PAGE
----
Hello,

Sorry if I explain it in my own words, I don't know if you've studied it the same way... And maybe there are small typos, but not very important.

1) We know that if Z is $\displaystyle \sigma(Y)$-measurable, then for any rv X (in L^2 I think), we have $\displaystyle E(XZ|Y)=ZE(X|Y)$

So since Y is obviously $\displaystyle \sigma(Y)$-measurable, E[E[XY|Y]]=E[YE[X|Y]] (*)

But there's something that says :

Let $\displaystyle \mathcal{B}$ be a $\displaystyle \sigma$-algebra. For any $\displaystyle \mathcal{B}$-measurable Z (positive), E[ZX]=E[Z E[X|Y]], and where X is positive. (this comes from the fact that E[X|Y] is the orthogonal projection of X over $\displaystyle L^2(\Omega,\sigma(Y),P)$, but you don't really need to know it if you haven't learnt this...)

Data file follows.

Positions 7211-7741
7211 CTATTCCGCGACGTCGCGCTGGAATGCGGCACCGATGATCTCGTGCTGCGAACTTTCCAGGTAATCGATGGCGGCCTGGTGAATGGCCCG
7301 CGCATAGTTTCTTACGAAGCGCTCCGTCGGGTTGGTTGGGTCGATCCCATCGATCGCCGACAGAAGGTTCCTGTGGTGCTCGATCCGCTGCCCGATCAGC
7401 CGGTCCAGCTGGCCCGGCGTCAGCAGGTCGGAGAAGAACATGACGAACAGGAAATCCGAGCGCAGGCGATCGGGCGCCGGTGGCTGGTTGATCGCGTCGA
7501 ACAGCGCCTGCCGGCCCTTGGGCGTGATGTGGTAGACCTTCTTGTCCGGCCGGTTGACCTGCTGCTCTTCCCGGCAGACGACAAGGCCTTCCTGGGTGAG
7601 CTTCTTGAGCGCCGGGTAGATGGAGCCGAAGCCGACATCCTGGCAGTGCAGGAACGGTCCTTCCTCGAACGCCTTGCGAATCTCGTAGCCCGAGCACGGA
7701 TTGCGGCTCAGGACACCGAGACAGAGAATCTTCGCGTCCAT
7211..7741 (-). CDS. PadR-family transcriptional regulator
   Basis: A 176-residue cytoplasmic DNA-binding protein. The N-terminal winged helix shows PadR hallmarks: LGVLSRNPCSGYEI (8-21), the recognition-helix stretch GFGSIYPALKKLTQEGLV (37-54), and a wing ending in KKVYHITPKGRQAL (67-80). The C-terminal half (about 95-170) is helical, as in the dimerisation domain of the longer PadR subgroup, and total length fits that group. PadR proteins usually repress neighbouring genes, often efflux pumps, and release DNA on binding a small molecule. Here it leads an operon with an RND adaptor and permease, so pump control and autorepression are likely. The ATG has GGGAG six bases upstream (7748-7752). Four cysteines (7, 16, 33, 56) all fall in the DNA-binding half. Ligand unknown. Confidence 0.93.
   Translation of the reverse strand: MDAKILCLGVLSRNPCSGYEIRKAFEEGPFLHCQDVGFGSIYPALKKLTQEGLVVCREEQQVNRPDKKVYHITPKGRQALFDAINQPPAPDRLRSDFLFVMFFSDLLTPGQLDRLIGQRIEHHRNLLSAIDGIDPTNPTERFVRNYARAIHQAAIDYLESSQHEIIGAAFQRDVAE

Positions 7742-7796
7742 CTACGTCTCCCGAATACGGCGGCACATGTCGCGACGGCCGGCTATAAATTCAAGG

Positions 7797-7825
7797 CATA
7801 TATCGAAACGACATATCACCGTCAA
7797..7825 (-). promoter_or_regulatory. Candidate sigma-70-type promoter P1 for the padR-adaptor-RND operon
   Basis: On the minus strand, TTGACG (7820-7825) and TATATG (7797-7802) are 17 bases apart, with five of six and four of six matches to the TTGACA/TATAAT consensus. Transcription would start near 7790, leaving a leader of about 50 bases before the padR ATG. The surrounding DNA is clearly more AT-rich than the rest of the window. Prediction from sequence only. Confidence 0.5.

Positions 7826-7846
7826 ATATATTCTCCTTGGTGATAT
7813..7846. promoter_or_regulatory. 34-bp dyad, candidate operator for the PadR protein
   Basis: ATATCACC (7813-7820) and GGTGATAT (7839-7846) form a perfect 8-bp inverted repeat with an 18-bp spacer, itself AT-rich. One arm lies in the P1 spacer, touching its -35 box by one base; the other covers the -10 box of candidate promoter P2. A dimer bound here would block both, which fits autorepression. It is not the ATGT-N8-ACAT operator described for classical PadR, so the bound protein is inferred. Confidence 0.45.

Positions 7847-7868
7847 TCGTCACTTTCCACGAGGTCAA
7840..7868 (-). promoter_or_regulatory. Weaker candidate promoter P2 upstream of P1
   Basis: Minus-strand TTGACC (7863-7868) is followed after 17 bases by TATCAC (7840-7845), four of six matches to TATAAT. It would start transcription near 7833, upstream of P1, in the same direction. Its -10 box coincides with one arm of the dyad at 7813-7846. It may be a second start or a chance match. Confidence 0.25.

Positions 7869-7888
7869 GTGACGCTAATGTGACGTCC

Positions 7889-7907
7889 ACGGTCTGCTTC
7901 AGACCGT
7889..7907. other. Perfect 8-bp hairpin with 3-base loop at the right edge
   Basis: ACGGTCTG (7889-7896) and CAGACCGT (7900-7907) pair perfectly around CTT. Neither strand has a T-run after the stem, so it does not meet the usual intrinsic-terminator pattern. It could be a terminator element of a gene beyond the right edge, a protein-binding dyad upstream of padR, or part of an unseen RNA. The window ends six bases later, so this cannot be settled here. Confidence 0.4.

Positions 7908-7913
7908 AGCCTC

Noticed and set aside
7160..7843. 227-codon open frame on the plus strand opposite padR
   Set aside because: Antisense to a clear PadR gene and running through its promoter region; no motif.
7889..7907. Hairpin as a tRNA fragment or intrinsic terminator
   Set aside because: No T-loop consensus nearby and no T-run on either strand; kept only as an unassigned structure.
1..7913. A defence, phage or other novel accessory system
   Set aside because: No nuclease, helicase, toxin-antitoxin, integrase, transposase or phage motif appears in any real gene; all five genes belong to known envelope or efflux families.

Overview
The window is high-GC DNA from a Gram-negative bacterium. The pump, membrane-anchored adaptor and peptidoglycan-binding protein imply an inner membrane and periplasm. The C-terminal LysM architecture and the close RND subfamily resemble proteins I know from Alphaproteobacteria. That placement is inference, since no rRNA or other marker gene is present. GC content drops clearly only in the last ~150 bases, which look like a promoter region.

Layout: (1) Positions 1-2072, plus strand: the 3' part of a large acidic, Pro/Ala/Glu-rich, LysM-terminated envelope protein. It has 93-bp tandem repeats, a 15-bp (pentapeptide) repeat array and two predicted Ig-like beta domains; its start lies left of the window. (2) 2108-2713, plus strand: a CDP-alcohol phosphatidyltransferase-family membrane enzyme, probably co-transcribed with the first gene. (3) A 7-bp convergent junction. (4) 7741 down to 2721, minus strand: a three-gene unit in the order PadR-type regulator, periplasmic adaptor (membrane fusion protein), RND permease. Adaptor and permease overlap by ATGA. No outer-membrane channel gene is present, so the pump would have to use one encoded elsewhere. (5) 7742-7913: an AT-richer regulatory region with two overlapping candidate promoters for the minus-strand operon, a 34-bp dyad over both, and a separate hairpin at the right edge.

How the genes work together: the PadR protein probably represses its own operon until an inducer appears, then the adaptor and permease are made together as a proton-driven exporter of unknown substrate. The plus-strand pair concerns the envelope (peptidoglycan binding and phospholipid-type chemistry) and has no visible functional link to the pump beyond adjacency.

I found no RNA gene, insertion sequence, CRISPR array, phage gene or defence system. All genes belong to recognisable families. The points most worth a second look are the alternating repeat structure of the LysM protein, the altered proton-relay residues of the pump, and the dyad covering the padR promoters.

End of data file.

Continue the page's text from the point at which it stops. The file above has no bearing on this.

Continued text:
So (*)=E[YX]

Exact same reasoning, under the condition that h is $\displaystyle \sigma(Y)$-measurable.

I hope this is clear enough

* $\displaystyle \sigma(B)$ is the smallest sigma-algebra that makes B measurable

** Note : a rv A is $\displaystyle \sigma(B)$-measurable iff there exists $\displaystyle \varphi$ which is $\displaystyle \sigma(B)$-measurable such that $\displaystyle B=\varphi\circ A$